Tillis: Eugenics compensation shouldn't affect benefits

Posted September 7, 2015

U.S. Sen. Thom Tillis

— Republican U.S. Sens. Thom Tillis and Richard Burr are co-sponsoring legislation in Congress to exempt compensation North Carolina is providing to victims of the state's forced sterilization program from calculations the government uses to determine eligibility for Medicaid and other federal benefits.

State lawmakers set aside $10 million in 2013 to provide compensation to victims of the eugenics program, which ran between 1929 and 1974. About 7,600 people were sterilized under the program; roughly 85 percent were women or girls, and most were poor or black.

So, far, 220 confirmed victims have received $20,000 each, and if no more living victims are identified, the rest of the state fund will be divvied up among those 220 people, bringing the final compensation to $45,000 each.

In an op-ed column in the weekend edition of USA Today, Tillis said he recently learned that the compensation payments were having the unintended consequence of affecting federal benefits the eugenics victims were already receiving.

"Presently, the federal government counts the payments against one’s eligibility for federal benefits such as Medicaid, Supplemental Security Income, and Supplemental Nutrition Assistance," he wrote. "Instead of helping the victims and their families make ends meet, the payments could actually result in the denial of the federal benefits they are entitled to."

The legislation that Tillis and Burr and Democratic U.S. Sens. Mark Warner and Tim Kaine of Virginia and Tom Carper of Delaware are sponsoring would close that loophole, he said. Virginia followed North Carolina's lead this year, becoming the second state to offer compensation to eugenics victims.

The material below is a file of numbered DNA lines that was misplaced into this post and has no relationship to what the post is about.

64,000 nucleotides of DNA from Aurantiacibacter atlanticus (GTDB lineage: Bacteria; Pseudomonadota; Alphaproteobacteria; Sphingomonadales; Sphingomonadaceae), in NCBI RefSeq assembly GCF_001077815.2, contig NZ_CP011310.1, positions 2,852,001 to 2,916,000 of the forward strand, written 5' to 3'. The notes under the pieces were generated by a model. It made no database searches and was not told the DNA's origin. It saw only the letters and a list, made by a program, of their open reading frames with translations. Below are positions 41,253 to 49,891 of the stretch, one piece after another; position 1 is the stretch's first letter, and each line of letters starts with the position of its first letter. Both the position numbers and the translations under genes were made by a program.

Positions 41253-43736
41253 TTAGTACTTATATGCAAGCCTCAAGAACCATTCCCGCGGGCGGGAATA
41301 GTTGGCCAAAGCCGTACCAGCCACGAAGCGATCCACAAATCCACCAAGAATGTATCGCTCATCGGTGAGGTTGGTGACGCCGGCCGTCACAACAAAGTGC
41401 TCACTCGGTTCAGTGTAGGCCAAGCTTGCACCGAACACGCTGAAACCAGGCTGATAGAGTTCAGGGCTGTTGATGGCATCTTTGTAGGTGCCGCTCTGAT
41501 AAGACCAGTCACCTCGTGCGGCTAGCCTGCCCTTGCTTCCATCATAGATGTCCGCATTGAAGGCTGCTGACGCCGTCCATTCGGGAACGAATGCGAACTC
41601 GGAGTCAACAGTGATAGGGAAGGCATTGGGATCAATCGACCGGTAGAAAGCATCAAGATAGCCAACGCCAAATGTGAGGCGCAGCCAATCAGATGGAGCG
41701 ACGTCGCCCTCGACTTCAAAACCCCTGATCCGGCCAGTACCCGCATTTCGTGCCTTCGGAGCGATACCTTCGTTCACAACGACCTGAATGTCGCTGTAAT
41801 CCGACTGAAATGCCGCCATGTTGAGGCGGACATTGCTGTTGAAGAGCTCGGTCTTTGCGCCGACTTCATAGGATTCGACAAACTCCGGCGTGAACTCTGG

Tillis highlighted in his column the case of Willis Lynch of Littleton, who was sterilized in 1947 at age 14 after the state deemed him "feeble-minded" and unfit to be a parent because he repeatedly got into fights in school. Lynch went on to serve in the Army and became a "pillar of the community," Tillis said.

"I am encouraged to see such broad, bipartisan support among my colleagues to help ensure living eugenics victims receive their full compensation payments and federal benefits. I also hope this legislation will raise awareness across the nation over the fact that these deplorable government-sanctioned programs existed in the first place. The stories of the terrible transgressions made against innocent Americans like Willis Lynch deserve to be heard and never forgotten," Tillis wrote.


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